A new study reveals that ocean acidification in UK waters is making sediments that are already contaminated with metals even more toxic.
The study focused on bottom-feeding crustaceans living in industrialized ports and estuaries and found that increasing levels of acidity can result in significant DNA damage to these and other animals that graze on sediments.
“The combined effect on these animals, of coping with adapting to climate change as well as increased toxin levels, could prove to be fatal,” said the study’s senior researcher Dave Sheahan from the Centre for Environment, Fisheries and Aquaculture Science (Cefas).
Cefas monitors industrialized estuaries for toxic sediments. Many of the estuaries must be regularly dredged in order to maintain harbor entrances, and the excess material is tested for poisonous metal particles.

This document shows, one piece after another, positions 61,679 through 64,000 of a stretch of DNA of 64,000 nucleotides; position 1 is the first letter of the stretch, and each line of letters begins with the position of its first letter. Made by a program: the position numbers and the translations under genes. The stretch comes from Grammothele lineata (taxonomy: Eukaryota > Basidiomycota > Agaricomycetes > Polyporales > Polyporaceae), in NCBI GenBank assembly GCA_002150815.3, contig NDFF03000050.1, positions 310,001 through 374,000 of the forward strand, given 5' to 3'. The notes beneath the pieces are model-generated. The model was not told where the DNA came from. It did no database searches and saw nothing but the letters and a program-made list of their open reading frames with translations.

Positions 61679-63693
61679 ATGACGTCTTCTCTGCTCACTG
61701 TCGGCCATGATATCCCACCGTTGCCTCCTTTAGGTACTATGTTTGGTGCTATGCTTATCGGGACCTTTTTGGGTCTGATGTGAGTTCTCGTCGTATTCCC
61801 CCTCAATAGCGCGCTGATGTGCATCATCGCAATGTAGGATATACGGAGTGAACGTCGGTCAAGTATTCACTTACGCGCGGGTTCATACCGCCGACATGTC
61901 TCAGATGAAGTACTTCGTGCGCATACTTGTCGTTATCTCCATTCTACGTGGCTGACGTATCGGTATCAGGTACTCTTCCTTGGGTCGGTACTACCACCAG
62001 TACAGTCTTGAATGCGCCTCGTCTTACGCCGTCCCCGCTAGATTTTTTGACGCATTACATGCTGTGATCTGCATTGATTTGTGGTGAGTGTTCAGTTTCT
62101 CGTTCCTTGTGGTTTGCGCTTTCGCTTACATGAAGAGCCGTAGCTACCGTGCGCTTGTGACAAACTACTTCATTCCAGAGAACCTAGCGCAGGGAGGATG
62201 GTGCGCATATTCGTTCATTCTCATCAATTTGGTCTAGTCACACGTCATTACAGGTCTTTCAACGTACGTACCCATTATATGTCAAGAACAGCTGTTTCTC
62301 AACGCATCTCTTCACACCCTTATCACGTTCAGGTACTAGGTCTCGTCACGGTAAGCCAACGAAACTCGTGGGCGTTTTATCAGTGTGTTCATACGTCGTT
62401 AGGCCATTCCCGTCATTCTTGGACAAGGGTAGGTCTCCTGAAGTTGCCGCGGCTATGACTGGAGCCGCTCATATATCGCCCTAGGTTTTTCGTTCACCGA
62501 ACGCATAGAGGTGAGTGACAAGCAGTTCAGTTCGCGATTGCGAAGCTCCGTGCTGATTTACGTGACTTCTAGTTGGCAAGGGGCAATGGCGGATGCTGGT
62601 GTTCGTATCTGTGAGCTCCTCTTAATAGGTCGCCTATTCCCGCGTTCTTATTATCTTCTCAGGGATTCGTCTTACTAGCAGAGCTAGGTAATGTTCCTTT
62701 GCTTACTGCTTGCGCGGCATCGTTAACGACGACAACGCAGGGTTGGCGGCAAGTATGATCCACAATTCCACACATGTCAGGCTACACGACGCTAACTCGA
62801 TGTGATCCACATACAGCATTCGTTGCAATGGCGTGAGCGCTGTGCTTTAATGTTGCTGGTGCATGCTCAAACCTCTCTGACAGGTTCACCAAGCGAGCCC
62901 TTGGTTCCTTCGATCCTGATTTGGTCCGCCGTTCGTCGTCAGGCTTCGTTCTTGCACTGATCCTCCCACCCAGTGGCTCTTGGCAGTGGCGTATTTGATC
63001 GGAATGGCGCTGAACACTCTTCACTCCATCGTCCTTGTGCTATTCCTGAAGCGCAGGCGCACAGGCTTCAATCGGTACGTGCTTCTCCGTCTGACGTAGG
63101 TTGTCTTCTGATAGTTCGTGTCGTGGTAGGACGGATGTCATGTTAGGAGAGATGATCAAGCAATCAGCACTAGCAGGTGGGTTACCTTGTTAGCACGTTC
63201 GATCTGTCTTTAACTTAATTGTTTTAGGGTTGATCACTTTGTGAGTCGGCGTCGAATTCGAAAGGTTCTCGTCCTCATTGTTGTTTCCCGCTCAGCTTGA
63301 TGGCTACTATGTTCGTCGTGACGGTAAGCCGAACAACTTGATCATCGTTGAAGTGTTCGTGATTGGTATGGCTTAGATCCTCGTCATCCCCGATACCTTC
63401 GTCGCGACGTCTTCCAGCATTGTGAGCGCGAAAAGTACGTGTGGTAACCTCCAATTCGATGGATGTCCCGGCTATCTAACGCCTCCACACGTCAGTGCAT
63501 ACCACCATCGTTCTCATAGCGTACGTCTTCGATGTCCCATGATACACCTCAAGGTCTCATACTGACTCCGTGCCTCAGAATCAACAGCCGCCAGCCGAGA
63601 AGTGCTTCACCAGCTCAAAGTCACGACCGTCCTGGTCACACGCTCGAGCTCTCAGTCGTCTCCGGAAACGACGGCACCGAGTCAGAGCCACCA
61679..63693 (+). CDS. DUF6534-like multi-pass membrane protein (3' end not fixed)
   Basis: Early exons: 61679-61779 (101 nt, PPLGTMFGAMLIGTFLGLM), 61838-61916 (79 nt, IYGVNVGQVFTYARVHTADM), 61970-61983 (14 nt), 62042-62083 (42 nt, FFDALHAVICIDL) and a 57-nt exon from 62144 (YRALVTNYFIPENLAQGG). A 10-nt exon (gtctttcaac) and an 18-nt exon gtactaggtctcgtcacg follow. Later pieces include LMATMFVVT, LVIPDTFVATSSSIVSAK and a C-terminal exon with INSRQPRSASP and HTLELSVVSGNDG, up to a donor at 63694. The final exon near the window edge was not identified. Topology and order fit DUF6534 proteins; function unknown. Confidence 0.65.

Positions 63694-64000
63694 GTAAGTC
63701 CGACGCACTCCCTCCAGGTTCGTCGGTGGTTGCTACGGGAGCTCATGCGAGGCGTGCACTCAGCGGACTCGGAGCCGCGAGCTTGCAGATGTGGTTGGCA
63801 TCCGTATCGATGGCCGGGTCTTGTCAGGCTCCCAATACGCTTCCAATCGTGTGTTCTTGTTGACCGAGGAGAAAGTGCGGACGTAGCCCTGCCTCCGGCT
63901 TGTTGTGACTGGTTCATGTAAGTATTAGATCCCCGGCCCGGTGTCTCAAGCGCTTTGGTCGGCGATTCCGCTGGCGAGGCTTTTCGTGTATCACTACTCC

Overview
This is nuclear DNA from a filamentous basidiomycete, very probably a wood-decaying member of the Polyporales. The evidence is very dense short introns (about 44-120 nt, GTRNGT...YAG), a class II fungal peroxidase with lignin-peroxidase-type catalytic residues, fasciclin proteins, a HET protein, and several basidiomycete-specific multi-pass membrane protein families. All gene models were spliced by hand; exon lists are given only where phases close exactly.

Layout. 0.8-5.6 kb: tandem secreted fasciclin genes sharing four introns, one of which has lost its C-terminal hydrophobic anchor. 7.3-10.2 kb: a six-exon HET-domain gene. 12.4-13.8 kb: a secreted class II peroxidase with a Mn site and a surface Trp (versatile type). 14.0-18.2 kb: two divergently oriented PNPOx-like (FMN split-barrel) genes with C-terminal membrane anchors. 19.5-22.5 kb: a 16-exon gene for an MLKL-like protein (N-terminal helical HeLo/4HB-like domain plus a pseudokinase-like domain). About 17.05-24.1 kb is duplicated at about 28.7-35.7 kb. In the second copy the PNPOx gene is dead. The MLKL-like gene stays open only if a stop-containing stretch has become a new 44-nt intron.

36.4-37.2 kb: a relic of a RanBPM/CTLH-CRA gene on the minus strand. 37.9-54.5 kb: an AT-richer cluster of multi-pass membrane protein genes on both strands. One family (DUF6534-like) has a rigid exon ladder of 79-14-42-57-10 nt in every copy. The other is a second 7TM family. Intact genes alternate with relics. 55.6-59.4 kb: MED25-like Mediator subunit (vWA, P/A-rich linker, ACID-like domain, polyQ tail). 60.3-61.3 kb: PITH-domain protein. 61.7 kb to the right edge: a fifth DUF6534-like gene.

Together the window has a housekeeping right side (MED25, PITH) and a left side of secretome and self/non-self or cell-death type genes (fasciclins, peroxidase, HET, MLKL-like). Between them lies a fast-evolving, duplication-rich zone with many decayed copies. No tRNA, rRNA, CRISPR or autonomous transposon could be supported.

By placing crustaceans in tanks with sediments from dredged estuaries and creating environments with current acidity levels, as well as predicted levels for 50 and 100 years from now, the researchers found that after 10 days, the animals experienced significant DNA damage. The damage rose consistently with rising acidification levels, suggesting that the combination of acid and toxic metals is very dangerous.
On the bright side, they did find that some individuals were able to adapt their behavior to cope with the changes.
“There are two aspects to our study here of interest; whether contaminated sediments and changes in ocean acidification will affect animals in the marine situation, and also whether we use these tests to make a judgment about sediments that we currently deem ok,” Sheahan concluded. “We may need to think about moderating certain activities that currently we think acceptable.”
To learn more:
- Read the full article: Rising acid in oceans is worsening industry toxins
- Find the study, published in Global Change Biology, here: Ocean acidification increases the toxicity of contaminated sediments
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